With the passage of the Tax Cuts and Jobs Act, the benefits of 529 savings plans have changed for the better! The IRS code 529 was modified to specifically include “enrollment or attendance at an elementary or secondary public, private, or religious school” so now parents who have 529 plans, and whose kids are still young, don’t have to pay for the education expenses directly.
A 529 savings plan is an investment where earning and principal withdrawals are non-taxable if used for certain education expenses. In previous tax years, only qualified expenses at the college or university level were allowed, but now 529 savings plans include tax-free distributions to pay for K-12 expenses as well. Contributions are limited to $14,000 a year and the limit on withdrawal for K-12 expenses is $10,000 year. There is no limit on secondary expenses withdrawals.
Education expenses include the cost of the purchase of any computer technology, related equipment and/or related services such as Internet access. These expenses qualify if they are used by the plan’s beneficiary or the beneficiary’s family while enrolled at an eligible educational institution.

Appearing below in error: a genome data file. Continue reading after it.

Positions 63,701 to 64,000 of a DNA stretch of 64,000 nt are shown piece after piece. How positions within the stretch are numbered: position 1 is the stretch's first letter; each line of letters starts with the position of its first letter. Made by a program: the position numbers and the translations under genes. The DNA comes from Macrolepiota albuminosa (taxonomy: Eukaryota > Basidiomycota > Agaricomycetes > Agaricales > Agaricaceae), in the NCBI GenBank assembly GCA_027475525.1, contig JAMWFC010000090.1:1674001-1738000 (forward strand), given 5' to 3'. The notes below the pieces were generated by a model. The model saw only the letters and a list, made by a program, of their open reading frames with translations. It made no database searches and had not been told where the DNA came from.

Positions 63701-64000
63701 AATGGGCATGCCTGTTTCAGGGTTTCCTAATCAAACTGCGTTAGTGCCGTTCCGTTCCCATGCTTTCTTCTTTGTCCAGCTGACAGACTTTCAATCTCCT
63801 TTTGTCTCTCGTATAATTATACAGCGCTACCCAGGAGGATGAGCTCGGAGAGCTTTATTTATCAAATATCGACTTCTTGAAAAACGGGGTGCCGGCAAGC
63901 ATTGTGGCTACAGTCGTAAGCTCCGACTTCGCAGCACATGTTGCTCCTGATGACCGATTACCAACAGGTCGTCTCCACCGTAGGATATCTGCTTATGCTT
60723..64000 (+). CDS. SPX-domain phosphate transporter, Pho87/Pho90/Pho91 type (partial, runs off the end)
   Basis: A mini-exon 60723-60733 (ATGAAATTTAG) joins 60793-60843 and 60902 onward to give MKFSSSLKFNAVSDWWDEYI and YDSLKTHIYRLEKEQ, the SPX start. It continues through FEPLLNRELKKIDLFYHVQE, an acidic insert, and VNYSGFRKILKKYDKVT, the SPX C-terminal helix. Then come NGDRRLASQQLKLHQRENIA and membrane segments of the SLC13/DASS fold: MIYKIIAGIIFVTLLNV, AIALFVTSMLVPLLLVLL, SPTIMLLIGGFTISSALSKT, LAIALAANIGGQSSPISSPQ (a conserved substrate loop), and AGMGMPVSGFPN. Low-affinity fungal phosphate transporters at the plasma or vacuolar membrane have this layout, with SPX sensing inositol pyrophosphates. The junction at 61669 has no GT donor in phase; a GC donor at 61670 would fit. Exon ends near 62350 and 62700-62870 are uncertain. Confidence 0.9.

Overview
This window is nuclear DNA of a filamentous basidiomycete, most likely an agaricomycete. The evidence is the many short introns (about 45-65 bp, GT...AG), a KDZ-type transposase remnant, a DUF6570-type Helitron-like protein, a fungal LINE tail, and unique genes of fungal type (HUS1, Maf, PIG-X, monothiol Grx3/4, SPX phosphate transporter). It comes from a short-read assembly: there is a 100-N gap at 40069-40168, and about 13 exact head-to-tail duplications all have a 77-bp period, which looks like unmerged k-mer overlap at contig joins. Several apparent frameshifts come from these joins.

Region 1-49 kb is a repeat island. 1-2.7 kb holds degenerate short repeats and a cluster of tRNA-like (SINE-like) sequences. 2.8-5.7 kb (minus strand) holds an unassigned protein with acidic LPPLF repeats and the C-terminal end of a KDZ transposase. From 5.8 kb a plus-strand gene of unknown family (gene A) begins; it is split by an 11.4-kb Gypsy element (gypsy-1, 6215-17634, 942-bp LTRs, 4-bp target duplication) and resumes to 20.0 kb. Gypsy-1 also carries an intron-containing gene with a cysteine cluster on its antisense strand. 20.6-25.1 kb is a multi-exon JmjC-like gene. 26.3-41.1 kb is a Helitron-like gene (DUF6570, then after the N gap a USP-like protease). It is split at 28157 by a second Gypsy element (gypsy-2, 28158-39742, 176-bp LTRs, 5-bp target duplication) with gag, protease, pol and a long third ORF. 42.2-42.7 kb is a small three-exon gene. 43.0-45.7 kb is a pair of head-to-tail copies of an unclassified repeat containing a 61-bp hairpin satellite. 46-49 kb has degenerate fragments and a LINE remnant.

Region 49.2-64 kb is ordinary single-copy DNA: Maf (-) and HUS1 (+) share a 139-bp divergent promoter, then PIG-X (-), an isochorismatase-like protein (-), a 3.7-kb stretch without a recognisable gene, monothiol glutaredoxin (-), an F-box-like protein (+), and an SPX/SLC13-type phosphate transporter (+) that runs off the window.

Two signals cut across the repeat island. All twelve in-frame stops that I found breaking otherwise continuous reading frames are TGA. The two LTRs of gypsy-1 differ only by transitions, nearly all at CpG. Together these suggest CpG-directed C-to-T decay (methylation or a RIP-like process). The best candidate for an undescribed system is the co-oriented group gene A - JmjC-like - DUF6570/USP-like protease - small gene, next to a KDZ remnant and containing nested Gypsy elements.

A few additional points to mention:
- At one point, it was discussed if the benefit expansion would include homeschooling expenditures but was not included in final revisions.
- 529 savings plans are best treated as long-range investments. The longer you leave the principal alone, the more it gains, making for a more effective plan.
- According to U.S. News, less than half of states have adopted the same federal rules – so some state-sponsored plans may not allow for distributions for K-12 and contributions may not be deductible.
How does the state where you live and the age of your child affect your savings plan? Contact your local tax advisor or contact PBMares to make your 529 savings plan work to your benefit.